Friday, October 18, 2013

Apple Cider Cake -- A New Old Recipe

by Sheila Connolly

Yes, it's another apple recipe. I promise this will be the last.  Maybe.  The harvest season in ending, after an incredible year (even for my baby trees).  And I feel positively giddy, because my latest Orchard Mystery, Golden Malicious, was a New York Times Mass Market Bestseller when it came out.  So forgive me if I revel in it, just a bit.

I also visited Old Sturbridge Village for their annual Apple Days, which is a lot of fun.  I tasted heirloom apple varieties (pleased that I had a few of them already in my tiny orchard, and I was so impressed with one I’d never tried  that I came home and ordered one immediately.  My “Mother” tree will arrive in the spring, in time for planting.).  I watched men use an ox to grind apples to make cider (and watched the same ox eat apples straight off a tree).

Ox in the apple tree
And I visited the old farmhouse, where the re-enactors were baking apples goodies.  Of course I came away with a new recipe.  Or rather, an old one, because this one dates from 1827.  The last cider cake recipe I gave you was from the 1880s—this one is half a century older.

The problem with the really old recipes is that whoever recorded them assumed you know the basic stuff, like when to mix and in what order, and what size pan to use, and how long to cook it at what temperature.  To be fair, back in 1827 there probably weren’t a lot of pans to choose from on a farm, and you guessed the (brick) oven temperature by sticking your hand in and waiting until you couldn’t keep it in there any longer. 

So I made some educated guesses to fill in the blanks in this very simple recipe.  And (drumroll) I mixed it all by hand, in the time-honored tradition.  Since the ingredients weight nearly seven pounds, that was no mean feat.  Do not take on a nineteenth-century farm woman in wrestling, for they were strong!

“To make a good Cider Cake” from the December 28, 1827 issue of the New England Farmer

Two pounds of flour, one of sugar, half of butter, one of fruit [raisins or currants], one pint of cider, two teaspoons of pearlash, cloves and spice to your taste.

Uh, that was the whole recipe.  Might be there are just a few gaps?  Here’s my modern version—although I did use a scale to weigh the ingredients (a very modern one!).

Preheat the oven to 350 degrees F.

2 pounds flour (about 6 cups)
1 pound sugar (about 2 cups)
1 Tblsp baking powder
1-2 tsp of cinnamon
½ tsp of cloves (or more if you like)
½ pound of butter, softened
2 cups cider
One pound of raisins or currants (I usually soak these for a few minutes in
     boiling water to soften them up)

In a LARGE bowl, place the dry ingredients and whisk them together.  Add the soft butter and work it in until it’s evenly distributed (mixture will be crumbly).

Add the cider (I used the last of my home-made batch) and mix until you have a stiff batter.  Add the raisins last and mix again.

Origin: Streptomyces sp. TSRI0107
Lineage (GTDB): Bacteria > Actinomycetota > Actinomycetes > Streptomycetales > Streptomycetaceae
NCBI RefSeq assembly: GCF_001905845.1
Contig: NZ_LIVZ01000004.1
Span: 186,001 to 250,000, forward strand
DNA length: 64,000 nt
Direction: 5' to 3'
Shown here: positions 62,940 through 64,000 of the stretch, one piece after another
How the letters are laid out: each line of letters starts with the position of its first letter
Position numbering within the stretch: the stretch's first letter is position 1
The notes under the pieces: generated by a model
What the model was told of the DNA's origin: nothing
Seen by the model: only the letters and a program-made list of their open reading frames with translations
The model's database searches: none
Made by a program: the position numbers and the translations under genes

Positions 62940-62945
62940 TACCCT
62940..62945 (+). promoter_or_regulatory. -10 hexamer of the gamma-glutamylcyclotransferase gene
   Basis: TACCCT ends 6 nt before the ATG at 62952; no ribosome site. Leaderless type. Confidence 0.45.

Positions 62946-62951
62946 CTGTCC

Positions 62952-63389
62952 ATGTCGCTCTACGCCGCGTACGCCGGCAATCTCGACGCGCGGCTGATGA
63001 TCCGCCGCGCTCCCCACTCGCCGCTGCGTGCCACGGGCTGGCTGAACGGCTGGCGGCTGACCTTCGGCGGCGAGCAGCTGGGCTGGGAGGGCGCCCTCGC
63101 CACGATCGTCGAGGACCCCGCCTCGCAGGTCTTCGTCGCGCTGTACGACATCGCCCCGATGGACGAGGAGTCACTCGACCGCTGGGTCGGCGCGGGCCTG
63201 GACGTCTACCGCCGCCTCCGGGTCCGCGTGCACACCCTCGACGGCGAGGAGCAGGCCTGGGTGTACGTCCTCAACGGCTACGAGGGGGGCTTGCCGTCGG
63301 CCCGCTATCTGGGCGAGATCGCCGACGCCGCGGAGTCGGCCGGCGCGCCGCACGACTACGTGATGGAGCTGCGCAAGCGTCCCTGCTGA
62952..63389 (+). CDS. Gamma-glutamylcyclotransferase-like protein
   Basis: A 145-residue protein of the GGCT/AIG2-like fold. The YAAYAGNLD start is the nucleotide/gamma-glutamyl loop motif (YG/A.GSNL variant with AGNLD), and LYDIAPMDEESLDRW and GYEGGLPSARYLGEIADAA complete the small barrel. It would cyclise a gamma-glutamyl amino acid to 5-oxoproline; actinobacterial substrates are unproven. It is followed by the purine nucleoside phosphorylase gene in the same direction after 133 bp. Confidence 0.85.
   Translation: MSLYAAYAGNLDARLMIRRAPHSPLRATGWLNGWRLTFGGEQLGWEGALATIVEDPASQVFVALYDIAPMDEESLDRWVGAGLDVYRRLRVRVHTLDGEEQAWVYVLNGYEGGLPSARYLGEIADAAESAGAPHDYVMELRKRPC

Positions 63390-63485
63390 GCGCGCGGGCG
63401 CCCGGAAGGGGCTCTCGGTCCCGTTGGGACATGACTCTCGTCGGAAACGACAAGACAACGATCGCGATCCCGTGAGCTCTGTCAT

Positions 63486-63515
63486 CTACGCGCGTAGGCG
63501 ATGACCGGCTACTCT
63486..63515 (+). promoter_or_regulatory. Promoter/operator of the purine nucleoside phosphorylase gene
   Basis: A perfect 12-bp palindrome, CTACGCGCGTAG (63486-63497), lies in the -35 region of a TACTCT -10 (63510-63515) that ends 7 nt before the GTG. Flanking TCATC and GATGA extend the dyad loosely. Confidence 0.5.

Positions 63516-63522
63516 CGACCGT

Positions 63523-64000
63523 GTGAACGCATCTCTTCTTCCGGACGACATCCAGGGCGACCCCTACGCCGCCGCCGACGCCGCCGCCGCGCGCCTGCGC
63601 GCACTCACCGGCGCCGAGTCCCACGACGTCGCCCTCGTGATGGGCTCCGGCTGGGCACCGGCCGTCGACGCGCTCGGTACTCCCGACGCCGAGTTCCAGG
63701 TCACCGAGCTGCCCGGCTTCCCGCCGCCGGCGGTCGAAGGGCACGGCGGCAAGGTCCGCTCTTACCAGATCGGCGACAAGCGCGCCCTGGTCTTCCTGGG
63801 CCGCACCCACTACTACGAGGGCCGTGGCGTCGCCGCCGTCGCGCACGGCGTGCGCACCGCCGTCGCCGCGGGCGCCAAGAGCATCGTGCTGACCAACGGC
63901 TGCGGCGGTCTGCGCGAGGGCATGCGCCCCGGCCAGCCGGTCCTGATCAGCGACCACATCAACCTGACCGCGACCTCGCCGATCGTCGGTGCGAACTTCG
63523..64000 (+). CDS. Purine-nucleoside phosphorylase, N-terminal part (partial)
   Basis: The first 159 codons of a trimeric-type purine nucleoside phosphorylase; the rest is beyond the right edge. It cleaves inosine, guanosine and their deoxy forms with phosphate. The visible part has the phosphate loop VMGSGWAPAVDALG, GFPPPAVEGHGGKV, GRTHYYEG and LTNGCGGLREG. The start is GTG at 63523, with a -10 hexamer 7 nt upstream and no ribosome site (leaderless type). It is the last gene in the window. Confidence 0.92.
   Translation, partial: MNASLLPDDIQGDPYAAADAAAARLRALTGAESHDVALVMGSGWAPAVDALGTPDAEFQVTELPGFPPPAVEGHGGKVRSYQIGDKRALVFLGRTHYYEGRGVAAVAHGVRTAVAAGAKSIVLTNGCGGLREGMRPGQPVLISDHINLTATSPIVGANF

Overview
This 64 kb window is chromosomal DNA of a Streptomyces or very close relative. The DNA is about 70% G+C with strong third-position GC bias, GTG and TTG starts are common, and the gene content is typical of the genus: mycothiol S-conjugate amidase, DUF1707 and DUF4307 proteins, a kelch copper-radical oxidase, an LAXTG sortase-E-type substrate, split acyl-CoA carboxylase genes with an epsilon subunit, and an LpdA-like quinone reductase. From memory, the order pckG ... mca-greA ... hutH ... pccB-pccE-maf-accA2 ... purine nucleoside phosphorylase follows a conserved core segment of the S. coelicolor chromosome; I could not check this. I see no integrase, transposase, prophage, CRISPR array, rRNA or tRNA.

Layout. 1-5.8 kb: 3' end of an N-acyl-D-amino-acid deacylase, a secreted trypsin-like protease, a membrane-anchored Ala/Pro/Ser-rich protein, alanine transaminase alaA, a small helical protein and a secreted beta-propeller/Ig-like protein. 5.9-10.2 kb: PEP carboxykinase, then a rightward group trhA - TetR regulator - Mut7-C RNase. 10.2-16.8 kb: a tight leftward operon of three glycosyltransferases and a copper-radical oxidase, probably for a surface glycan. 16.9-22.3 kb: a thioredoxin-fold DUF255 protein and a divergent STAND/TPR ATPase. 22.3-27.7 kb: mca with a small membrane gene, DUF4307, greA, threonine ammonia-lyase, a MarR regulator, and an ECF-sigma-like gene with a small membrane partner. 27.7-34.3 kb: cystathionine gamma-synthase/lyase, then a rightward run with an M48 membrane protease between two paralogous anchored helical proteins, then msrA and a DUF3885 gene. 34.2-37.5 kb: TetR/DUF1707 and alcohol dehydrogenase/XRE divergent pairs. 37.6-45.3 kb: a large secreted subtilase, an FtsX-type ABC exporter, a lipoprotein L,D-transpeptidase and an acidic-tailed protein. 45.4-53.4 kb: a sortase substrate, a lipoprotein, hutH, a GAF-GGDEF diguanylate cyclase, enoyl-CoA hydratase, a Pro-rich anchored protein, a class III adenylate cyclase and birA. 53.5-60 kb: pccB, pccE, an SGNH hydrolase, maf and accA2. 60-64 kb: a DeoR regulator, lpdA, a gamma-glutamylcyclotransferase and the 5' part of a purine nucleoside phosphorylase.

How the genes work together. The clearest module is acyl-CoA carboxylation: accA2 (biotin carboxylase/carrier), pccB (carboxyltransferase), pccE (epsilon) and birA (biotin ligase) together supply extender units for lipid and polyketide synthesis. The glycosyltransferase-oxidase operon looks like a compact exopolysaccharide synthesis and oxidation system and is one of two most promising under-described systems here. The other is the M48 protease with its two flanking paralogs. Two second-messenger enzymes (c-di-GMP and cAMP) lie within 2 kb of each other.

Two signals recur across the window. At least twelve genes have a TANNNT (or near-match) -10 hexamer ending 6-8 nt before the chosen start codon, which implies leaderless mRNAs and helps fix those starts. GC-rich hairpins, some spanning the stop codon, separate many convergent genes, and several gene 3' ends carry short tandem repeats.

Butter and flour a pan (I used a 9” x 13” baking pan).  Spoon the batter into the pan and smooth out the top.  Place in the preheated oven and bake until the top is lightly browned and the edges begin to pull away from the pan—probably around an hour.  Cool in the pan.

This is a hearty, tasty cake with a nice apple flavor.  It should keep well.  If you want to dress it up, you can drizzle it with some of that caramel sauce I write about recently, or add a dollop of whipped cream or some vanilla ice cream.  I picture the farm workers in 1827 slipping a sturdy slice in their pockets for a quick snack after haying or milking or whatever.




  1. Since you didn't comment on the pearlash in the original recipe, I had to go look it up!
    I read it out in my head as "pear lash" but it appears to be "pearl ash" since it is a chemical leavening made from ashes. Check out that web site, Sheila - historic gastronomy is right down your alley (and soon, mine, as well)!

    1. The re-enactor at Sturbridge explained it for me, or sort of--she mentioned that there was ash in it originally. She was the one who explained the "hand in the oven" concept. When she started working with the brick oven, she could keep her hand in for 10 seconds (for a hot oven). Now she's up to 12, and she's had to adjust her planning.

  2. Sheila, that cake looks big enough to feed half of Boston! I can't remember if I already said this, but you are heading toward writing a historical mystery--I'm sure of it!

  3. PS, love love the picture of the ox eating apples

  4. I love spice cake and I bet the cider will kick it up a notch. Thanks for another intriguing recipe, Sheila!

    Old cookbooks are so much fun.


  5. Aww, too bad. I liked the "pear lash." Sounded much more interesting than ash!

    Wonderful cake, Sheila. I bet you're right about the workers taking it along with them. That recipe is priceless!

    Love the ox in the tree, too.

    So what kind of apple impressed you so much that you had to order a tree right away?


  6. Sheila- Would love to take this cake to work tomorrow but too tired tonight, will have to do it next week! The apple crop here in Indiana has also been spectacular. I have been eating fresh apples none stop for the past month. I also canned apples that I cooked with apple cider for naturally sweetened applesauce. Pretty darned good, if I say so myself!

  7. Sheila, I can't even imagine what it took to bake way back when. Stoking the fire. Getting the measurements right. Temp, temp, temp consistency. Fun that you follow all of this. Thanks for sharing. Love the pic of the apples!

    Daryl / Avery